Leave No Trace: The Importance of Wildflower Meadows
Say the word meadow and it immediately conjures up images of distant lazy days, the smell of hay and wildflowers, the sizzle of summer heat and the sound of the wind and crickets in long grass. Meadows are often portrayed as a natural habitat but that’s not quite the case.
What is a meadow?
At its simplest, a meadow is an open area of grassland, dominated by grasses but also including wildflowers and other non-woody plants. Shrubs and trees may be a feature but unless it’s predominantly open, it can’t be classified as a meadow.
But meadows as we know them are not natural features of the landscape – they are man-made, originally resulting from clearing wooded land for agriculture, with hundreds of years of regular management keeping woody plants at bay and maintaining a diverse mix of grasses and wildflowers. If a meadow isn’t cut or grazed then fewer more robust grasses and wildflower species come to dominate, creating a rough, tussock-y grassland with a lower species diversity.
Eventually shrubs and trees colonise, the remaining grasses and wildflowers are shaded out, and the area returns to woodland.
Why are wildflower meadows important?
A wildflower meadow in the UK can be home to up to a hundred species of plant and support a complex web of invertebrates (from the soil to the tips of the tallest flowers), mammals, birds, fungi and a host of other wildlife.
Read on to find out more about the importance of wildflower meadows to the array of species that can be found there.
Pollinating insects and bees
Pollinating insects often spring to mind when we think of meadows - drinking from nectar-rich flowers, collecting and transporting pollen – intentionally or inadvertently. Some of these species have specific preferences, for example the widespread gatekeeper butterfly loves wild marjoram, as does the marbled white butterfly which is partial to other purple flowers too.
Some bee species target specific flower types given the length of their tongues and ability to reach the nectar at the base of the flowers, whilst some short-tongued bees – such as white-tailed bumblebees – have resorted to nectar robbing: chewing a small hole at the base of a flower to extract the nectar (and without providing payment in kind through the transfer of pollen!).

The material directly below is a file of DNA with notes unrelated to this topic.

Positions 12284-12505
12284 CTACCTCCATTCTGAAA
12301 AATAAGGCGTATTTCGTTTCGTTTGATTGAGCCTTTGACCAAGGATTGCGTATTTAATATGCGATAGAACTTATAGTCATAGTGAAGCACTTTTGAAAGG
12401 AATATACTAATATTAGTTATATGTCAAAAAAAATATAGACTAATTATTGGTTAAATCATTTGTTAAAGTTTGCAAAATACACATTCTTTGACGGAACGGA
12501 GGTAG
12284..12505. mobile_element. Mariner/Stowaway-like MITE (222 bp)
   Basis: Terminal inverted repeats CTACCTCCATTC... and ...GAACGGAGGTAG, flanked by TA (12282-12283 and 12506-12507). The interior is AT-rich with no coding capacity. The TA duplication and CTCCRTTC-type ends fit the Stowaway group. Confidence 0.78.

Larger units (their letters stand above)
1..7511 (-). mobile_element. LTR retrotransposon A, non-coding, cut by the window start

Meadows are also extremely important for herbivorous invertebrates – those that eat parts of the plants, from the sap suckers to leaf chompers, including aphids, grasshoppers, caterpillars, beetles and many more.
And here again there is surprising specificity – as the arms race progresses, with attackers and defenders evolving to try and get the upper hand. For example, many caterpillars have very specific food plants, with marbled white caterpillars favouring red fescue, and caterpillars of common blue butterflies primarily feeding on common bird's-foot-trefoil.
Tall, dense vegetation also provides structure and shelter for invertebrates like spiders, ladybirds and lacewings who help to control pest-insects, with some invertebrates overwintering at the base of grassy tussocks, such as meadow brown butterfly caterpillars, whilst others will shelter from the cold within old seed heads or hollow stems of hogweed and other wildflowers.
Grasslands also provide nesting for some birds such as iconic skylarks, and shelter and food for small mammals including shrews and voles, which in turn feed tawny owls and kestrels.
You may also see dragonflies zipping over the meadows, patrolling in their hunt for other invertebrates (and if you are very lucky, a hobby in turn hunting the dragonflies!).
How to maintain and protect the UK’s wildflower meadows
Since the 1970s, over 97% of wildflower meadows have been lost in the UK. This may have been through the ‘improvement’ of meadows for grazing or sileage, for example by resowing, and treatment with fertilisers and herbicides, or through loss to arable crops or development.
We are doing our bit to help reverse this loss. In 2020 alone, we sowed 19,000m2 (equivalent to 28 championship tennis courts) with seed from 73 species of native grasses and wildflowers, with volunteers and Operation Centaur’s magnificent shire horses helping us manage these valuable grasslands using traditional techniques.
Leave No Trace
We also ask for our visitors help in protecting these beautiful habitats, asking visitors to ‘Leave No Trace’ by sticking to paths and not trampling on or picnicking in the middle of the meadows. Apart from flattening the vegetation which can smother delicate wildflowers and prevent flowering and seeding, you could also be stomping on important meadow species, such as caterpillars or sitting on ladybirds.
Compaction of the ground can also deter plant growth and have a long-term impact on the meadows. It should also go without saying that in high summer, dry grass and plants are very susceptible to fire and under certain conditions even a single ember from a barbecue or cigarette can cause a catastrophic blaze. Barbeques are not permitted in the parks because of the damage they can cause and we also ask that cigarettes, like all litter, are taken away with you and disposed of properly.
The Royal Parks is committed to helping nature thrive, but it takes all of us working together to do so. Discover how you too can Help Nature Thrive.